On a similar chilly subject we hear of a Group Safety Officer whose party trick was gargling liquid nitrogen; yes apparently it’s fine as long as you keep it moving. (It’s explained that the Group Safety Officer is usually the most dangerous person in the department because if they tell you not to do something…) But then someone else fancied trying the same but forgot that you are meant to ‘spit, not swallow’. Fortunately (!) it didn’t freeze-burn his insides. Instead, feeling the pressure building and thinking he was going to be sick, he made it to the stairwell which was essentially a twelve-storey echo chamber, whereupon he produced the loudest and longest belch anyone had ever heard.

And that’s according to scientist so they should know.

Great stuff – cheers to all who came along and contributed!

LonCon3! – Arrival at Excel, 5pm

A few days ago I was confirmed as having a press pass and, after recovering from a ‘Carabas presents: ALTERNATIVE DRINKS‘ night have made my way down to the great LonCon3!

Staff have been absolutely fabulous – a wonderful and busy few days ahead.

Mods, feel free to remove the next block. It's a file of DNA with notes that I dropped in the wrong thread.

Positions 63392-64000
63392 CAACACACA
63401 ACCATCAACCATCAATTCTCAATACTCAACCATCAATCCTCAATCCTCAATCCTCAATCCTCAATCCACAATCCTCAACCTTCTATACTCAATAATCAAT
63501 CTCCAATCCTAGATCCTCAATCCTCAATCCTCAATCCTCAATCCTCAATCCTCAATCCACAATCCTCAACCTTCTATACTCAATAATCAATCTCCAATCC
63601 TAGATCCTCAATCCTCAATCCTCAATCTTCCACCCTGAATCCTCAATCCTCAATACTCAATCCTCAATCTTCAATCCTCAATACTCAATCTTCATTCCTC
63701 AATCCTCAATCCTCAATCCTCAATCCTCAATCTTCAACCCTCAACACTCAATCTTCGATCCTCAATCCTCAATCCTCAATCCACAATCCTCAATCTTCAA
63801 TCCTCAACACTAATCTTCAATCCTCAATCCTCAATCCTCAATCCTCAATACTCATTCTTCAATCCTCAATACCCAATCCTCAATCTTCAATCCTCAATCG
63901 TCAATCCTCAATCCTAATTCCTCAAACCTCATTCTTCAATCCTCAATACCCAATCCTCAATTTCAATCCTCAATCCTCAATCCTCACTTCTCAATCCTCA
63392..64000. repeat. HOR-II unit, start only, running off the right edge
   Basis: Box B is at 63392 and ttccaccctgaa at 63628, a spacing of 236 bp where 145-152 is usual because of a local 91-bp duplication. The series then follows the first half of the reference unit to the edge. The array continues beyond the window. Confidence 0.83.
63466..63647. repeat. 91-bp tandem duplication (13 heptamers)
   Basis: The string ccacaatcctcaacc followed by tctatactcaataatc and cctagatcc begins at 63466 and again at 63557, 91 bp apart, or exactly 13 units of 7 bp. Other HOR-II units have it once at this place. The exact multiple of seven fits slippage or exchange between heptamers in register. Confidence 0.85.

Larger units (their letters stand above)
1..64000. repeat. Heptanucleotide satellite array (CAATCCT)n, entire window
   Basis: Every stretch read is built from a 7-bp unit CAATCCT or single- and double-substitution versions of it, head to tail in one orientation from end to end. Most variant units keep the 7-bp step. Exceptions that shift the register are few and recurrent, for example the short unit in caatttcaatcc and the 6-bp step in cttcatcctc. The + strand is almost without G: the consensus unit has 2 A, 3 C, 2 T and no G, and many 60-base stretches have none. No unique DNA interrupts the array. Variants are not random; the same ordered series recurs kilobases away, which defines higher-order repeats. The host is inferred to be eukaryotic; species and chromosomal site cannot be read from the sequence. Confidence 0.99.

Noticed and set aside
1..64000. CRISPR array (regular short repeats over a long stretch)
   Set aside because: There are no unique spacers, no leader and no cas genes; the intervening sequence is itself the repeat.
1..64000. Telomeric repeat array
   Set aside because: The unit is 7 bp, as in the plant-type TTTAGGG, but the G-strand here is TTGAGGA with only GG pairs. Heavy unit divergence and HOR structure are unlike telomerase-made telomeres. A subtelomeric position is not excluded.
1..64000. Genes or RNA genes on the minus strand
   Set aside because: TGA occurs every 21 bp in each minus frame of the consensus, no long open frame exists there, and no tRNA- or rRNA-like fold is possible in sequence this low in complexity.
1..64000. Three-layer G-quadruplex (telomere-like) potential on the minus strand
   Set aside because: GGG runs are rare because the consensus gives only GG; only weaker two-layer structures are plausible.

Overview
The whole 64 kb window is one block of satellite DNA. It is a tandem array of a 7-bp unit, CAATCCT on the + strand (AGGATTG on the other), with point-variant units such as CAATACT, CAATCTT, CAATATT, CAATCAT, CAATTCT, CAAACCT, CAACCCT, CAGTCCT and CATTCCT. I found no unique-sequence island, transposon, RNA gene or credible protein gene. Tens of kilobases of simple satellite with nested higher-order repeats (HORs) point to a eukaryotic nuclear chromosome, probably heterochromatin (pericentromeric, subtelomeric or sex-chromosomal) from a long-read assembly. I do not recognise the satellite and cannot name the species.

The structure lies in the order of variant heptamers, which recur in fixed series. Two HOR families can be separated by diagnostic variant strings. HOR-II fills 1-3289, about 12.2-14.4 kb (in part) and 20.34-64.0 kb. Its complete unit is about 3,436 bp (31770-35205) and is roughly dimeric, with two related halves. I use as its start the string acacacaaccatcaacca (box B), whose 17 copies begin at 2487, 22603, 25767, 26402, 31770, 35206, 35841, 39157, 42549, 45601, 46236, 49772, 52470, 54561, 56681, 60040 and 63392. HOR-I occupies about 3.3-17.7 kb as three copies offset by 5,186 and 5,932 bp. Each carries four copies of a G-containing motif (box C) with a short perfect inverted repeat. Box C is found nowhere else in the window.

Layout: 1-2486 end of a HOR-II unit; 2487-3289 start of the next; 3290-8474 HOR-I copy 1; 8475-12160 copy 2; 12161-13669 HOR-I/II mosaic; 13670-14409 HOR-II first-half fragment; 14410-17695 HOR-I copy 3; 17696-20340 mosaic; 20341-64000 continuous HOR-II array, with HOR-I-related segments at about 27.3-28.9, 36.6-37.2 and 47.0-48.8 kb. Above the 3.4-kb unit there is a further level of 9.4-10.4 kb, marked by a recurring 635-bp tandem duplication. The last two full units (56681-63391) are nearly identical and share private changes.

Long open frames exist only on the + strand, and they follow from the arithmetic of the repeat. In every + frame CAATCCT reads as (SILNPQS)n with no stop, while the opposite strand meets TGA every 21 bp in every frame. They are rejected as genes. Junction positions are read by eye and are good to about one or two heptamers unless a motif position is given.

Here’s a few shots of the first hall which is half devoted to already campaigning for which country / city will host a future LonCon – and this one’s only just started! On arrival...
Particularly liked Beijing / China’s display with these banners of the Transformer’s leaders rendered in traditional Chinese art… Apparently you bring the banners together for their protective influence:Like would you really mess with a teamed-up Optimus Prime and Megatron coming at you with Cybertronian kung-fu?

Love it.

Back soon with more…





The Greatest Creations of Fantastical Fiction Part 4

(In which we dabble with coherent blades of energy, Hollywood monsters of Chinese folklore, the worst witch (for her enemies), god-like automatons, and the space craft that makes the rest look like the cardboard boxes you pretended to fly to space in as kids…)


If you haven’t read the earlier entries you can find Part 1 herePart 2 here and Part 3 here.



Type: Weapon * From: Star Wars * Creator: George Lucas